A simple four-compartment model for magnetization transfer was used to obtain theoretical expressions for the relationship between regional cerebral blood flow and ΔM, the change in longitudinal magnetization of brain water spins when arterial water spins are perturbed. The theoretical relationship can be written in two forms, depending on the approach used to normalize ΔM. Using the first approach, the calculation of cerebral blood flow requires a knowledge of R1(ω1, Δω), the longitudinal relaxation rate observed in the presence of continuous off-resonance RF irradiation. Using the second approach, the calculation of cerebral blood flow requires a knowledge of R1(ω1, Δω), where R1(ω1, Δω) is given by the product of R1(ω1, Δω) and the fractional steady-state longitudinal water magnetization in the presence of off-resonance RF irradiation. If the off-resonance RF irradiation used for arterial tagging does not produce appreciable magnetization transfer effects, R1(ω1, Δω) can be approximated by the longitudinal relaxation rate measured in the absence of off-resonance RF irradiation, R(1obs). Theoretical expressions obtained by using the four-component model for magnetization transfer are compared with equivalent expressions obtained by using two-compartment models.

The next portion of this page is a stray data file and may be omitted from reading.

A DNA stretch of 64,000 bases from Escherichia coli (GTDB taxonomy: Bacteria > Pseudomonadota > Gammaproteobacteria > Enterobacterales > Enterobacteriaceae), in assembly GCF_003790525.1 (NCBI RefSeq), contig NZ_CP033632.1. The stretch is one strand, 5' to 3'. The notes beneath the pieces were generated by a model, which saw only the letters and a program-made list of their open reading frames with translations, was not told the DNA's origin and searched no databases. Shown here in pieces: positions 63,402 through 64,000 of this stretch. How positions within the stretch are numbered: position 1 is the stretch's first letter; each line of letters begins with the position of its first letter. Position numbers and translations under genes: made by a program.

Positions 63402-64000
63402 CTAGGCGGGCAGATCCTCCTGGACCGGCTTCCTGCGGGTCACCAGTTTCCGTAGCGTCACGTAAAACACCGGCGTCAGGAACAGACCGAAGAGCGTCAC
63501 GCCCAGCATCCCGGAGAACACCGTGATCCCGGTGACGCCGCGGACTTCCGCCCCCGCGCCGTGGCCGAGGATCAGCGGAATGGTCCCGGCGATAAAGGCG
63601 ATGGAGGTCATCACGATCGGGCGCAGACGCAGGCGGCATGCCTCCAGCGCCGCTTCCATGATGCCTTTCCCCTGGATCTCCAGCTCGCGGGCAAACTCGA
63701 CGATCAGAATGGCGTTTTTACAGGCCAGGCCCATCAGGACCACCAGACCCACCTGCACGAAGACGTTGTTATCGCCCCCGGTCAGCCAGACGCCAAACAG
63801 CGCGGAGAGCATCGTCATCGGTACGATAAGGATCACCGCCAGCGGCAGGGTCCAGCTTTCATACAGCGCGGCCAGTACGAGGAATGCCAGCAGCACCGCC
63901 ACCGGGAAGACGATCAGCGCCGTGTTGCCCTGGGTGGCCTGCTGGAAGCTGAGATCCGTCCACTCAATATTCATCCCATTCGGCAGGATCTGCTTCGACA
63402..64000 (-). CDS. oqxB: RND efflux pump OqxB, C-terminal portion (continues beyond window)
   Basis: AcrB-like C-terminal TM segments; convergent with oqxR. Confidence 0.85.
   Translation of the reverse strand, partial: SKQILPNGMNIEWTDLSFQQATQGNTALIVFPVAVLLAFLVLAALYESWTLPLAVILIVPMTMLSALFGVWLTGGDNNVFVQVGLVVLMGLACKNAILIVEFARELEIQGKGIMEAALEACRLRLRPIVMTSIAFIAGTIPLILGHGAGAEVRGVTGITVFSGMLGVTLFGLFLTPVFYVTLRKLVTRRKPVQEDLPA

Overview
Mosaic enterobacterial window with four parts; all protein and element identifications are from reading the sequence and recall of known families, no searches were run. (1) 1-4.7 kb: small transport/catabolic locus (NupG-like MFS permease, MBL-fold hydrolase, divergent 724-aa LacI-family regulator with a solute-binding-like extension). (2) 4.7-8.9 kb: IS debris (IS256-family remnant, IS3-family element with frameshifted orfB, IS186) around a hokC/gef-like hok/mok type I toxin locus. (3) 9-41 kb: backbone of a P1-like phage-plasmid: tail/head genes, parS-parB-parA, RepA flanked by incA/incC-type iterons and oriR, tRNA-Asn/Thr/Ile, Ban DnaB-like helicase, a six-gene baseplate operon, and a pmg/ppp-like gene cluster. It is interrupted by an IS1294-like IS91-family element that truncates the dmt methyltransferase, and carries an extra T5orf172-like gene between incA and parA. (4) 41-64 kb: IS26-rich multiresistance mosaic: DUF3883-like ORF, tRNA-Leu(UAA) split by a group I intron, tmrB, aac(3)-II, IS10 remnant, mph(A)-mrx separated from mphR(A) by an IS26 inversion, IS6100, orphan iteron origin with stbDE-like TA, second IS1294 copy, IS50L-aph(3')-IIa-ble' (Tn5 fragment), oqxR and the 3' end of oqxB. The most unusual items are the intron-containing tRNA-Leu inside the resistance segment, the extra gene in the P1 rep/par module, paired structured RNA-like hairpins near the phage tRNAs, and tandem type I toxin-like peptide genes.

- cerebral blood flow
- magnetization transfer
- spin tagging
ASJC Scopus subject areas
- Radiology Nuclear Medicine and imaging